Originally called Samhain (pronounced sah´-win), this holiday marked the beginning of winter, otherwise known as the “darker half” of the year. Celebrated mainly in Ireland, Scotland and the Isle of Man, Samhain festivals began at sunset on October 31 and lasted until sunset on November 1. Also marking the end of the harvest, it was a time when cattle were herded from their summer pastures back to the farms for slaughter.
To the ancient Celts, Samhain was sacred because they believed it was a time when the veil between the physical world and the spirit realm was at its thinnest. This enabled communication between them and their gods, fairies and ancestral spirits. Mummers – folk performers who traveled door-to-door for food and money – wore costumes that they believed would help them blend in with these otherworldly entities. Lastly, fire rituals were performed upon hilltops, either to symbolize the warming power of the sun or to burn away harmful influences.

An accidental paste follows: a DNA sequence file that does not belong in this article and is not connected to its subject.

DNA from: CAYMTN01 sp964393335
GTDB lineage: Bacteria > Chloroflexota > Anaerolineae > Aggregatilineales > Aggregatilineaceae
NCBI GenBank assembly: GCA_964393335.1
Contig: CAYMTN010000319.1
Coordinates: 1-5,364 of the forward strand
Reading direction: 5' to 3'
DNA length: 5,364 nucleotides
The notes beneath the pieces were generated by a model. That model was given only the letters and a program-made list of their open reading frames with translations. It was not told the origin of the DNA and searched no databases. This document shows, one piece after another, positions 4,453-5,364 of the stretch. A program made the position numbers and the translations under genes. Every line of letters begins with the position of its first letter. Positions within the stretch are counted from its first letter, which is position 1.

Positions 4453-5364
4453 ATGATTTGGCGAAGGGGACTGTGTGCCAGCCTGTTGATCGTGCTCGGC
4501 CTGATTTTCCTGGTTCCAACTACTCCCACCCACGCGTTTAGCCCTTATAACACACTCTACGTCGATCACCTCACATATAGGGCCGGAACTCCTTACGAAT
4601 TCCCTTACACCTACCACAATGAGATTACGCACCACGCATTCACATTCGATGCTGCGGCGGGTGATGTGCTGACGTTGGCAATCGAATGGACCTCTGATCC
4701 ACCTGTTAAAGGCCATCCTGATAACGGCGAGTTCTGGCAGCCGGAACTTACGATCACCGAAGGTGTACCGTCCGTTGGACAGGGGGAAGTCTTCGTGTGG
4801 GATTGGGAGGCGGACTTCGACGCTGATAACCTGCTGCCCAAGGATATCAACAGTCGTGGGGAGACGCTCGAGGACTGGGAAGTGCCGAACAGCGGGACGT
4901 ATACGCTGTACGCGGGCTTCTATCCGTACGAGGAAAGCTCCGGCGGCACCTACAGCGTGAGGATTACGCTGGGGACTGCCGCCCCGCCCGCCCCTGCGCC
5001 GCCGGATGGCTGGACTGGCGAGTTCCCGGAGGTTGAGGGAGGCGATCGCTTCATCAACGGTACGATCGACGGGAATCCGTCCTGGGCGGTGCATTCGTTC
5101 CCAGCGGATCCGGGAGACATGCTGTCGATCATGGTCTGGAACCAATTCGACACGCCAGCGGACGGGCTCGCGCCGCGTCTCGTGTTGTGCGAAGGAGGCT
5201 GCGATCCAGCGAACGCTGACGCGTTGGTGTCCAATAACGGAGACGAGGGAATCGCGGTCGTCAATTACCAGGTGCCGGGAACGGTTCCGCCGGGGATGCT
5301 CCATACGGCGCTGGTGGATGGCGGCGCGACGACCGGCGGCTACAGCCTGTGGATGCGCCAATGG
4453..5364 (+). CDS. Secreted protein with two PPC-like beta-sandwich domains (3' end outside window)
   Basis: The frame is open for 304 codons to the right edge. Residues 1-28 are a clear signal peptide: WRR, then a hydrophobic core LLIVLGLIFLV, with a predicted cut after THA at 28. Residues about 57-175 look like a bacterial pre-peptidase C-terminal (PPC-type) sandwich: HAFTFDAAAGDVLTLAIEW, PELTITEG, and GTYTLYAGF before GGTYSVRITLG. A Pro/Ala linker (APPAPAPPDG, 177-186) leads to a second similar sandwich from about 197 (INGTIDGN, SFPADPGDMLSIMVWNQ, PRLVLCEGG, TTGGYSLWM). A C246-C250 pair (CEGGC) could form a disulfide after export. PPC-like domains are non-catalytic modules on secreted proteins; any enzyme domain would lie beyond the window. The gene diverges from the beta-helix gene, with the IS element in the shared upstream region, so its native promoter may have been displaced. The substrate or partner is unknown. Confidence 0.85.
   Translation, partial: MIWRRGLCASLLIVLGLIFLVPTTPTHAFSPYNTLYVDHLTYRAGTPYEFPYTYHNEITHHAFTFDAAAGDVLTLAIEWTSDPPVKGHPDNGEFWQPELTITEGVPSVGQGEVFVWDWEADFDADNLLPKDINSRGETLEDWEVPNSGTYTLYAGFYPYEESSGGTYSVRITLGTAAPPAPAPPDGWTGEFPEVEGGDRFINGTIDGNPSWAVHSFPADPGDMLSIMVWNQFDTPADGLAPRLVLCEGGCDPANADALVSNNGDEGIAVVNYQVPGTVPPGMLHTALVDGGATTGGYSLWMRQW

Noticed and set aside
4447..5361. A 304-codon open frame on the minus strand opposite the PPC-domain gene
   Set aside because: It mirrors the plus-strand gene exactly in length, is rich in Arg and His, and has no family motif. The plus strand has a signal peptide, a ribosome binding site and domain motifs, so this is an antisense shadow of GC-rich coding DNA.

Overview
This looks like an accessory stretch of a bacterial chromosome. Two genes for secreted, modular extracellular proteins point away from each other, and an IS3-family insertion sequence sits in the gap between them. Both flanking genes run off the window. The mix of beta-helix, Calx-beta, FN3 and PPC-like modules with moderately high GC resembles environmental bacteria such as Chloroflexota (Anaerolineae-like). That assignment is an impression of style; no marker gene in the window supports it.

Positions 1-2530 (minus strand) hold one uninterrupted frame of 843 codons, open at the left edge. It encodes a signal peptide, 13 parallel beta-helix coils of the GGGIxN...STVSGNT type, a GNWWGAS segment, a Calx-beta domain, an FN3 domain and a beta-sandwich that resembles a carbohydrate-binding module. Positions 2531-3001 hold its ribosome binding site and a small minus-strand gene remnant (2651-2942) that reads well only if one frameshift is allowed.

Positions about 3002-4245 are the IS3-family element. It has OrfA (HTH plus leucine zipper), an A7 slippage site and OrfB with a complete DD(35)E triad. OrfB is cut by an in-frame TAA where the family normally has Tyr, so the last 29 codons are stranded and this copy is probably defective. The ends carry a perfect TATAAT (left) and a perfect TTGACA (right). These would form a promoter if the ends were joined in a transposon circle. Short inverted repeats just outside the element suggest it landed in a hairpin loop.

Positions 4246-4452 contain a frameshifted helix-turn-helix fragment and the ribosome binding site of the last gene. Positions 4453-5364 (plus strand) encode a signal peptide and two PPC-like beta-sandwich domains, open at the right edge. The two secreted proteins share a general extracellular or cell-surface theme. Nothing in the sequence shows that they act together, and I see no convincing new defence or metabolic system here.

Everything changed in the year 609, when the Roman Catholic Church renamed this holy day All Saints Day (or All Hallows). This observance evolved into the secular Halloween, during which well-practiced traditions of scary spirits, costumes and bonfire celebrations are all that remains of the ancient Samhain rituals.